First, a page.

Brooke Wilkerson (@sewbrooke) of Custom Style: “Put everything you have in sealed plastic bags while it has to wait in line to be washed.” She also tagged Traci Hutton (@arttdolls) to ask her opinion and Traci commented: “Once you do your cleaning of everything, I always seal smaller wool pieces in some kind of ziplock bag or larger bag to seal them out. I then also use some type of cedar shaving or lavender sachet. Cedar wood blocks need to be sanded over time to activate the smell again. Nothing smells better than a cedar lined closet if you like that idea which is the best, IMO. I love mine. There are “kits” you can purchase from hardware stores. Time and money to do it right though.”

Here’s what I did in my attempt to eliminate and control my clothes moths problem:

  1. You have to break the clothes moths life cycle, which means you need to kill the eggs. Moth eggs could be in crevices in the closet, the carpet, in clothes, you name it. This is the most time-consuming and expensive part of the process.
    To kill the eggs, I did the following:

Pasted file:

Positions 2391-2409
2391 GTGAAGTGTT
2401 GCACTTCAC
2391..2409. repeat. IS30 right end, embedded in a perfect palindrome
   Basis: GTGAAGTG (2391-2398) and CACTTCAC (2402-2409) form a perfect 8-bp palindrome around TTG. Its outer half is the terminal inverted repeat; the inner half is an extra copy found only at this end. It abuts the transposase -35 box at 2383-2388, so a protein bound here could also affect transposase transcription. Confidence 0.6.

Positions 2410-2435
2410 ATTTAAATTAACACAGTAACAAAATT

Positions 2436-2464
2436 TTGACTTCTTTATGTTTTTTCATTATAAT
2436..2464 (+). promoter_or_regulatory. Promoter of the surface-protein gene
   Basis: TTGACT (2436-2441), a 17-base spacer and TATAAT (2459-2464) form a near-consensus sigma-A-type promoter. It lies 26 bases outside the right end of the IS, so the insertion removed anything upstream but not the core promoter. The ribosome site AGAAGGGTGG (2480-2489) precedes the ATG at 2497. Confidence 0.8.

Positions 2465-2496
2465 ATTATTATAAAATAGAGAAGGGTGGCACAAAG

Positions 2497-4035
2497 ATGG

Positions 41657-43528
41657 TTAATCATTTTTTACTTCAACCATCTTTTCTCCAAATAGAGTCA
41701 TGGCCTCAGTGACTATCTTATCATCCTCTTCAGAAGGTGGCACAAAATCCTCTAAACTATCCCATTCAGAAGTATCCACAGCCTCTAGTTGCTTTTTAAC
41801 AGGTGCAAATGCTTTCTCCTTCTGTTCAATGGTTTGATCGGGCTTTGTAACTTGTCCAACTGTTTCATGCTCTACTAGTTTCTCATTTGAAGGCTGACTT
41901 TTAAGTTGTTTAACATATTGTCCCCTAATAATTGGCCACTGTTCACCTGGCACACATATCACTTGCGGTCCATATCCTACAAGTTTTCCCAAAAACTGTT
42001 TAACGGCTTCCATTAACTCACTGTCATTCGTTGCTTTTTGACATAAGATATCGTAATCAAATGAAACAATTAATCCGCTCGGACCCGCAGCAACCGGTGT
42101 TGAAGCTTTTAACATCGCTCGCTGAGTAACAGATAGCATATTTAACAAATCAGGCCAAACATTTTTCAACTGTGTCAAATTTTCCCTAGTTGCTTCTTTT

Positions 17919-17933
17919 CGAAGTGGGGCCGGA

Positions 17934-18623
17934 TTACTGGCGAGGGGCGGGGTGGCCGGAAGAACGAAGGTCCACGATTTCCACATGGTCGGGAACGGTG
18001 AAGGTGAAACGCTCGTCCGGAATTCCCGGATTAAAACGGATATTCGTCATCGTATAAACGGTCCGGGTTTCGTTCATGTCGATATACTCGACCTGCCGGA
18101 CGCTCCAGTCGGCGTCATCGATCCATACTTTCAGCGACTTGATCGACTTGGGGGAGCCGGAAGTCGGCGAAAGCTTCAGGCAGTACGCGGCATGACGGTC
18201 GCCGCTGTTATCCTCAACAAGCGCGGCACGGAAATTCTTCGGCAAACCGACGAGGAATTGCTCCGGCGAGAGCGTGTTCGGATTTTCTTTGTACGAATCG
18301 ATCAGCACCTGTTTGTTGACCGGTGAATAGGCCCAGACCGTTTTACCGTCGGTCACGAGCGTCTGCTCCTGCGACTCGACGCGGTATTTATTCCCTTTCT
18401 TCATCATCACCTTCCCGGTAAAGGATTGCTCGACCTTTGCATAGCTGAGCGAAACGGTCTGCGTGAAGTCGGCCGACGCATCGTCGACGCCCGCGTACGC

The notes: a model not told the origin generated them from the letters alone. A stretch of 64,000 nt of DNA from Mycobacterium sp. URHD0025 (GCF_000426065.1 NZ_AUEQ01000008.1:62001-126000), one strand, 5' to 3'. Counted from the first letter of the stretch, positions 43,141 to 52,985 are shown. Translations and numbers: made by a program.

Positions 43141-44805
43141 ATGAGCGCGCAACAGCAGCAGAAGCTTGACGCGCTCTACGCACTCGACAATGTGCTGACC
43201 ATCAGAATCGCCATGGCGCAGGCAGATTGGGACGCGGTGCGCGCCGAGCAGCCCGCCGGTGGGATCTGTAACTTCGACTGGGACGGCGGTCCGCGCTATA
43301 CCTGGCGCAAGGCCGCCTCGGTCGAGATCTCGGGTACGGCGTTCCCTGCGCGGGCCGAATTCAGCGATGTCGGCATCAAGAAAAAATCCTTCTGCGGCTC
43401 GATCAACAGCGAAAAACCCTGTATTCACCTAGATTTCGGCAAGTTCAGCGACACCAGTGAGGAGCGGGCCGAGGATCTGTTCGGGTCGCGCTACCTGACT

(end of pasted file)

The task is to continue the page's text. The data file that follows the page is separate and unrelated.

• I put all my wool hats in zip lock plastic bags and then put them in the freezer for a about a week. Freezing is supposed to kill moth eggs. My freezer isn’t very big (top part of the refrigerator) so it took me about a month to freeze them all. My berets were easiest to freeze because they’re flat and don’t take up too much room.
    Hats in zip lock bagsFreezing berets
    • I vacuumed every inch of the carpet twice over and then once a week afterwards.
    • I washed or dry cleaned nearly everything in the closet. Wash in hot water if you can. My bedroom closet is a walk-in closet with two racks of clothes, mine plus my husband’s, plus coats are also in there because we have no coat closet. After a few loads of clothes were washed and dried, I put them in large plastic zip lock space bags (affiliate link here) to keep them safe from clothes moths. You put your neatly stacked clothes inside and then use you vacuum hose to suck the air out. They store fairly flat. These large bags are expensive – about $16 for three. But they are reusable. It took about a month to get everything cleaned.
    • Dry cleaning is expensive. If you have wool clothes, consider investing in a clothes brush and give them a good brushing before they go back in the closet. No need to constantly dry clean your wool garments, according to Douglas, the dapper staff member at Britex Fabrics. Wool resists dirt so good brushing will keep it clean and you can cut back your dry cleaning to once a year or so.
    • I washed the closet shelves with warm soapy water but maybe I should have used hot soapy water to guarantee clothes moth egg death.